3 years ago

# Photoacoustic trace detection of gases at the parts-per-quadrillion level with a moving optical grating [Applied Physical Sciences]

Gerald J. Diebold, Xian Zhao, Feifei Chen, Lian Xiong, Fapeng Yu, Wenyu Bai

The amplitude of the photoacoustic effect for an optical source moving at the sound speed in a one-dimensional geometry increases linearly in time without bound in the linear acoustic regime. Here, use of this principle is described for trace detection of gases, using two frequency-shifted beams from a CO2 laser directed at an angle to each other to give optical fringes that move at the sound speed in a cavity with a longitudinal resonance. The photoacoustic signal is detected with a high-QQ, piezoelectric crystal with a resonance on the order of 443443 kHz. The photoacoustic cell has a design analogous to a hemispherical laser resonator and can be adjusted to have a longitudinal resonance to match that of the detector crystal. The grating frequency, the length of the resonator, and the crystal must all have matched frequencies; thus, three resonances are used to advantage to produce sensitivity that extends to the parts-per-quadrillion level.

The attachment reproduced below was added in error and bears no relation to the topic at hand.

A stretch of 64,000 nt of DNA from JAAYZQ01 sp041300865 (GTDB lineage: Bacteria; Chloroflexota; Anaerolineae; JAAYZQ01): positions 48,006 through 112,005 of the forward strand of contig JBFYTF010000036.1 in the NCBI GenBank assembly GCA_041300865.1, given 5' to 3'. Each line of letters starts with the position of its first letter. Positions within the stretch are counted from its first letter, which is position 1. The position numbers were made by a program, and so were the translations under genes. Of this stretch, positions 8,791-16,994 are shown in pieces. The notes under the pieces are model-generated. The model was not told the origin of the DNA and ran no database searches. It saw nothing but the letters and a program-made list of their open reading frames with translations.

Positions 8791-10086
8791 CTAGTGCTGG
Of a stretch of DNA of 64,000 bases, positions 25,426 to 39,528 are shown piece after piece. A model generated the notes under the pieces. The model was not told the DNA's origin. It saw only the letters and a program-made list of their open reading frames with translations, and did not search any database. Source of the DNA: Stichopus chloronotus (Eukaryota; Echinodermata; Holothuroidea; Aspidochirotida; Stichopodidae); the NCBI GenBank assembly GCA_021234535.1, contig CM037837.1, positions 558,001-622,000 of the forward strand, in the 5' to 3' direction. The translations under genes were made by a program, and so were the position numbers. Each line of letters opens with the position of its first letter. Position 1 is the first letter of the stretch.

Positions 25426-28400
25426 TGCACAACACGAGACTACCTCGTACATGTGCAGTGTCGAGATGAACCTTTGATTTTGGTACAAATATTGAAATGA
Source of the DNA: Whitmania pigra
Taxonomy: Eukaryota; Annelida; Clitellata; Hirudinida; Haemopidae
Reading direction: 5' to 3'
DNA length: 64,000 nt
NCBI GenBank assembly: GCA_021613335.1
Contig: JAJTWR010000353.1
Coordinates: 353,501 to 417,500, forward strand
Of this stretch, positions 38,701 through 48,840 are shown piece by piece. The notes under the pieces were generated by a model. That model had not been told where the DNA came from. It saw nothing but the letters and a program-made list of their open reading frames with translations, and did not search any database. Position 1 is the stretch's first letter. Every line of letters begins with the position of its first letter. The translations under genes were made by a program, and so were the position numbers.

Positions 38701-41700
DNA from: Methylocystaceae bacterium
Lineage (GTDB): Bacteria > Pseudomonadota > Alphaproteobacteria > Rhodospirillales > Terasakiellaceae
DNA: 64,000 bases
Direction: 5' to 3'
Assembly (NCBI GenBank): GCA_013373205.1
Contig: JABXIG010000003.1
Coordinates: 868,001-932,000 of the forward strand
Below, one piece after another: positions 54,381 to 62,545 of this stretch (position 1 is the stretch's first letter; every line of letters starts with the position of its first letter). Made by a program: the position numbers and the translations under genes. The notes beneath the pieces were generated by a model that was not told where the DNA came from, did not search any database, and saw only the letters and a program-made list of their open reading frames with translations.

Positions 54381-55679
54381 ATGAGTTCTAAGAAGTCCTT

DOI: 10.1073/pnas.1706040114

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